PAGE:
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Friday Review » Dance

Updated: February 5, 2010 15:50 IST

Expressions score here

Rupa Srikanth
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Ranjana Gauhar
Photo: B. Velankanni Raj
The Hindu Ranjana Gauhar Photo: B. Velankanni Raj

Ranjana Gauhar's Odissi recital was essentially an assortment of slower choreographies reflecting the maturity and dignity of the dancer. The rich musical accompaniment was an integral part of this exercise as it provided a readymade path for the dancer to follow.

Ranjana began on a vibrant note echoing her bright sunflower yellow and red costume with the invocation 'Visweshwar Darshan Kar' (Asavari, Swati Tirunal) that captured the joy of the darshan of Vishweshwar in Kashi. The musical introduction was especially elevating with the soothing strains of the sitar (Jeevan Prakash Das), and the notes of the flute (Srinivas Satpathy) filled the senses. Sukant Kundu (vocal)'s delivery was as melodious. They were accompanied competently by Vijaykumar Parikh (pakhawaj).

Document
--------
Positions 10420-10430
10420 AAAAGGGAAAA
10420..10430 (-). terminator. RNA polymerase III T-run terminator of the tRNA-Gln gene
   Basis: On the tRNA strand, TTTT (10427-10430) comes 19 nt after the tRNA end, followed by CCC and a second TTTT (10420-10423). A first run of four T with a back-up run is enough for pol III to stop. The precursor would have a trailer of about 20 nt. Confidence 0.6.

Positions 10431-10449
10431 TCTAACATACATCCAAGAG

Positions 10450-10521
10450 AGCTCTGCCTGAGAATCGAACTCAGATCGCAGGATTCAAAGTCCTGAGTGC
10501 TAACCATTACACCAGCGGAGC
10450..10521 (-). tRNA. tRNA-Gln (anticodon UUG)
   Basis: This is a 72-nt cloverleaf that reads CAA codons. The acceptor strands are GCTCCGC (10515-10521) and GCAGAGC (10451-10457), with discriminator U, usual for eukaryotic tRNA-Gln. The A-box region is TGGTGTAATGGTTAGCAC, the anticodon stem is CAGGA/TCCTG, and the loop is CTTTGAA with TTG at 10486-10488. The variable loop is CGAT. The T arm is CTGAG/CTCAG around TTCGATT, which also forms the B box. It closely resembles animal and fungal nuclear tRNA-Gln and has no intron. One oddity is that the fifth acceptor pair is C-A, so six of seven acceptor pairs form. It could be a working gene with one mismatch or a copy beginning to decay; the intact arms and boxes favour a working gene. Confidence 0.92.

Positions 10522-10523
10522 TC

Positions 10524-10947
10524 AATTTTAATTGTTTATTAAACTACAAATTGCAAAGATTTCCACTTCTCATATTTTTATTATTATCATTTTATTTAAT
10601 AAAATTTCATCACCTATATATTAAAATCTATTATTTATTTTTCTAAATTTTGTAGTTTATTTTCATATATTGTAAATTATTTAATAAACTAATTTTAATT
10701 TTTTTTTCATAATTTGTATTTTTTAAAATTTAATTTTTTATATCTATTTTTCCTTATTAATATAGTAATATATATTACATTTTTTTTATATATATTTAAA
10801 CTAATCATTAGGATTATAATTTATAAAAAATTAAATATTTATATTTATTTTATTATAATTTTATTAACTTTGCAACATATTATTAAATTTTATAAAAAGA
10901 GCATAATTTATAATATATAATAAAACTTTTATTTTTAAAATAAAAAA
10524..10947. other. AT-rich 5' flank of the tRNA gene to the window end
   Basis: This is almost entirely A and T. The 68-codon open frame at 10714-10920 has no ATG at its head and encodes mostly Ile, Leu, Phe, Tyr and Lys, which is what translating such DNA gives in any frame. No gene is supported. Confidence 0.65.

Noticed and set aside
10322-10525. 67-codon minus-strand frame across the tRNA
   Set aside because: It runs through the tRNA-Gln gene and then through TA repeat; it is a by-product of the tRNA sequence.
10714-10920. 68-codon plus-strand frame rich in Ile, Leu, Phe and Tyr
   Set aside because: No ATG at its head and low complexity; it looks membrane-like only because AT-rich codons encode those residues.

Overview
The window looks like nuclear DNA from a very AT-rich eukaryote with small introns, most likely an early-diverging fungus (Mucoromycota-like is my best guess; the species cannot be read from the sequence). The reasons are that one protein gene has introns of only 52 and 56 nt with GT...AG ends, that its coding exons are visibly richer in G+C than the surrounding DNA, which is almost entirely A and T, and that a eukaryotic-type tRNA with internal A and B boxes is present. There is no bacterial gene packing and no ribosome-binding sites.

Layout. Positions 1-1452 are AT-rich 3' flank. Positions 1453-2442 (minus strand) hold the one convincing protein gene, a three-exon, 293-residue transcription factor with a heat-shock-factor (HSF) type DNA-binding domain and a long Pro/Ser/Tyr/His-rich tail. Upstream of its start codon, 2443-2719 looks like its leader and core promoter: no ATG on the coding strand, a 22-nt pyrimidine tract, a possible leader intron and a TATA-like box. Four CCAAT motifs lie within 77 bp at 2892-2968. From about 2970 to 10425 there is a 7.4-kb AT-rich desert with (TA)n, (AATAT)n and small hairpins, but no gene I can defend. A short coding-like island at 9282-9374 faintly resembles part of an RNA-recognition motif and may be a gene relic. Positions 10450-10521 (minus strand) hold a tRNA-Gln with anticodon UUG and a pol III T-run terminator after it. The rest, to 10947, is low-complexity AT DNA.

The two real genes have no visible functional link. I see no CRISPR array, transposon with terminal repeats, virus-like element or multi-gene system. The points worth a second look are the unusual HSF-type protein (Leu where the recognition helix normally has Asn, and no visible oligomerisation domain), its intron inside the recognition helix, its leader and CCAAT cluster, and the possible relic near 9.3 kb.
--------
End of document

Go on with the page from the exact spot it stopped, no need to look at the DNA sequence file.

The Odissi recital somewhat wound down after that. The subsequent delineations were more sedate and depended heavily on the expressional depth of the dancer. While Ranjana is an expressive performer one felt she could have pushed the boundaries a bit -- plunged deeper in despair and celebrated more exuberantly in happier times. For moments of artistry happen only in rarefied climes.

An Ashtapadi ('Sakhi He,' Pahadi, Rupak, Jayadeva), a tumri in Oriya ('Beeti Lata Jamini,' Bhairavi) and a Meerabai-inspired composition ('Jhuki Aye Badariya,' Megh, Jati) formed the rest of the repertoire. The ashtapadi was handled with sensitivity but Radha's desolation when Krishna leaves Brindavan required more than good expression and the symbolism of flowers fading and the lamp getting extinguished. The tumri written by Kali Charan Patnaik was composed by Bal Krishan Das, who was inspired by his guru Bade Ghulam Ali Khan's 'Aye Na Baalam' in the same raga.

The finale had the bitter-sweet taste of Meera's disappointment, when the dark rain cloud is not Krishna as she had imagined, and Nature's magical reaction to the rain shower. The switching of gears was crucial here and Ranjana could have achieved a smoother transition. The 'rain dance' of the peacocks and the other animals was however sufficiently vibrant.


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